# Slow data.table subsetting vs dplyr

I have been using the following format of dplyr code

`````` group_by(dt, ID) %>%
filter(any(colY == 1 & colX == 10))
``````

To subset a data.table like the following

```ID  colX    colY
1111    3   1
1111    2   1
1111    6   0
1111    9   0
2222    10  1
2222    3   1
2222    5   0
2222    7   0
3333    8   1
3333    10  1
3333    3   0
3333    2   0
```

into

```ID  colX    colY
2222    10  1
2222    3   1
2222    5   0
2222    7   0
3333    8   1
3333    10  1
3333    3   0
3333    2   0
```

Filtering through about 900k rows to get the second table takes about 1.3 seconds.

I have been trying to implement a data.table subset that would be faster, but so far the results have only taken longer. Using the following data.table subset

``````dt[ , .SD[any( (colY == 1 & colX == 10)) ], ID]
``````

Takes ~14 seconds. What seems to be the problem here?

This might be faster. It avoids the use of `.SD` and uses the row numbers given in `.I` instead.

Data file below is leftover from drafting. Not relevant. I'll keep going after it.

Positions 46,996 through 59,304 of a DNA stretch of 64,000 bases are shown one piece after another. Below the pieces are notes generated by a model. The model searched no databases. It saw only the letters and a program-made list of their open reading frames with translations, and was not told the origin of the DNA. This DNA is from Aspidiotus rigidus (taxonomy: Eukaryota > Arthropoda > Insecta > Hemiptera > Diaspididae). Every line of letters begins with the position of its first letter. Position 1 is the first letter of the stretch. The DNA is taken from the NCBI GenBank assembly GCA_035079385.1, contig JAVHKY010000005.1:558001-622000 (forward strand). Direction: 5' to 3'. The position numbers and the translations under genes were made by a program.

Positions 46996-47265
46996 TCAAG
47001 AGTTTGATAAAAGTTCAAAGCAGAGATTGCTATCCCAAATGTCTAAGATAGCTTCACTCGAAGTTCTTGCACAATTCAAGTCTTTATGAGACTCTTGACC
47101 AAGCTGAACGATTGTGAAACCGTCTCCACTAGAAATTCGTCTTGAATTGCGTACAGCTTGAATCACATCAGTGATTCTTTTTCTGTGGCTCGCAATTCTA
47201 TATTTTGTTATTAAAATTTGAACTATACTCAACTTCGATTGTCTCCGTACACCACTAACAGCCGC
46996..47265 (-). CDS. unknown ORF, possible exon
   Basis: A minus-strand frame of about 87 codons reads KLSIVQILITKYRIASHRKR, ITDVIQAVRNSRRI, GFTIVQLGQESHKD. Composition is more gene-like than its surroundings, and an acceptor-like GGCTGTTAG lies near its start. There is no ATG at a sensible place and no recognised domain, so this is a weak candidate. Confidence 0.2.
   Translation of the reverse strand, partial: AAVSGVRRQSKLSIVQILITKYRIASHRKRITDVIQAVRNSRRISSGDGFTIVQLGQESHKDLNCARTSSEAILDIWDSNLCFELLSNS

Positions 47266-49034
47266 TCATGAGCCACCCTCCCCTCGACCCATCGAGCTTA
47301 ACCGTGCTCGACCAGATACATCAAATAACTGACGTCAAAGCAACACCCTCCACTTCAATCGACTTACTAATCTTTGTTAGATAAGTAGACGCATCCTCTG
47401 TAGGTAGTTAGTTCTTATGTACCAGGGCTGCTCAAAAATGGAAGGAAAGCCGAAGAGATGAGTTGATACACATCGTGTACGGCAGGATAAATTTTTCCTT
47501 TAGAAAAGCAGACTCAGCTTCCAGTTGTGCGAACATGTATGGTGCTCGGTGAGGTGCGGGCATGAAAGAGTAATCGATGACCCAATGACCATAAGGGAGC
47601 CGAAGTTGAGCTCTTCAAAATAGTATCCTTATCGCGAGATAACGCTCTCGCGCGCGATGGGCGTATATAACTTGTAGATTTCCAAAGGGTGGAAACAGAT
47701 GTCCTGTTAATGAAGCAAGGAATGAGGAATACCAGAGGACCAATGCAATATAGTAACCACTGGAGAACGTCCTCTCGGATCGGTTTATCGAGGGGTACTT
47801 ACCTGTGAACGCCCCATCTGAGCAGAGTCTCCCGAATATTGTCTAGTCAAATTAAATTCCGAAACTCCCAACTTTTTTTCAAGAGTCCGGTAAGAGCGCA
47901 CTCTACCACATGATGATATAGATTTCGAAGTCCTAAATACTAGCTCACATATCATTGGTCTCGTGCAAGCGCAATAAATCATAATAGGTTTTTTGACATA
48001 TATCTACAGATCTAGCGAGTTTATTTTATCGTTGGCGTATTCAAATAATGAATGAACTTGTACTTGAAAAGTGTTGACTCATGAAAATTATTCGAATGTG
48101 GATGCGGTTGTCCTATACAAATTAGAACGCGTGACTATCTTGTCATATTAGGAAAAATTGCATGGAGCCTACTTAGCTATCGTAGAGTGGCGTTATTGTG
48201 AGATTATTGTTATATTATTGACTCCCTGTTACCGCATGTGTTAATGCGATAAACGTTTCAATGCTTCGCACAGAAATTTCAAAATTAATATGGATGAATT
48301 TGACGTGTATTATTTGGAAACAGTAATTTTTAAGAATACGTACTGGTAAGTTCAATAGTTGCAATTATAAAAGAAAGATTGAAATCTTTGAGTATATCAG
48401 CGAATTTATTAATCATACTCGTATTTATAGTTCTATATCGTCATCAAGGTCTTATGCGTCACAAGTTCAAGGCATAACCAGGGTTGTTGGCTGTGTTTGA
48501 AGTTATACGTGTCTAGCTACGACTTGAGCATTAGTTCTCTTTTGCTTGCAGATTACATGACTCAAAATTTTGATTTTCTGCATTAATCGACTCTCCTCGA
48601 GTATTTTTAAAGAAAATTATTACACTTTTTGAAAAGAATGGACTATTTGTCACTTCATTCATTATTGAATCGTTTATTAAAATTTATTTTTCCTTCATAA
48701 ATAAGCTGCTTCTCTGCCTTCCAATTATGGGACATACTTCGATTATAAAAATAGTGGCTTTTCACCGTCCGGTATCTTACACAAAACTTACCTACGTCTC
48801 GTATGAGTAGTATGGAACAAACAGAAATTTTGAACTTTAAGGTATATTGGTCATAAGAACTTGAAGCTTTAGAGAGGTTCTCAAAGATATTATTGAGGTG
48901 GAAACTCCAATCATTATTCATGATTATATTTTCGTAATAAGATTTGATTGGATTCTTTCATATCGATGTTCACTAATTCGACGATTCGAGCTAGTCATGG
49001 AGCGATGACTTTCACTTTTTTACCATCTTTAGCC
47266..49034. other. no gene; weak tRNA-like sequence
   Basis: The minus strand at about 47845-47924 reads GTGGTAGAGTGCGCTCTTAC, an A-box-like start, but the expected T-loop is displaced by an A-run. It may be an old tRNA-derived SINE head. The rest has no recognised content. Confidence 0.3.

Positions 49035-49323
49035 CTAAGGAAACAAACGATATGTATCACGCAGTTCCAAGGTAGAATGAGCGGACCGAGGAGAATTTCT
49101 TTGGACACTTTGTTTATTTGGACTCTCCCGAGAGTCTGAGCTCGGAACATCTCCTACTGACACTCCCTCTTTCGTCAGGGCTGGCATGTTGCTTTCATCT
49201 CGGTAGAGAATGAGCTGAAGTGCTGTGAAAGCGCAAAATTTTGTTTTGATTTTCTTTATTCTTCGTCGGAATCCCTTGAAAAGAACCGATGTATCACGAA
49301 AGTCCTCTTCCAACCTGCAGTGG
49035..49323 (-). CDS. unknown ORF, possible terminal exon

``````dt[dt[, .I[any(colX == 10 & colY == 1)], by = ID]\$V1]
#      ID colX colY
# 1: 2222   10    1
# 2: 2222    3    1
# 3: 2222    5    0
# 4: 2222    7    0
# 5: 3333    8    1
# 6: 3333   10    1
# 7: 3333    3    0
# 8: 3333    2    0
``````

The inner data table call `dt[, .I[any(colX == 10 & colY == 1)], by = ID]\$V1` is giving us the row numbers for those groups that match our condition. `.I` gives us the row location per group. We can see what the result will be by printing our call:

``````dt[, print(.I[any(colX == 10 & colY == 1)]), by = ID]
# integer(0)
# [1] 5 6 7 8
# [1]  9 10 11 12
# Empty data.table (0 rows) of 1 col: ID
``````

Then we just use that result as a row subset on the original data table.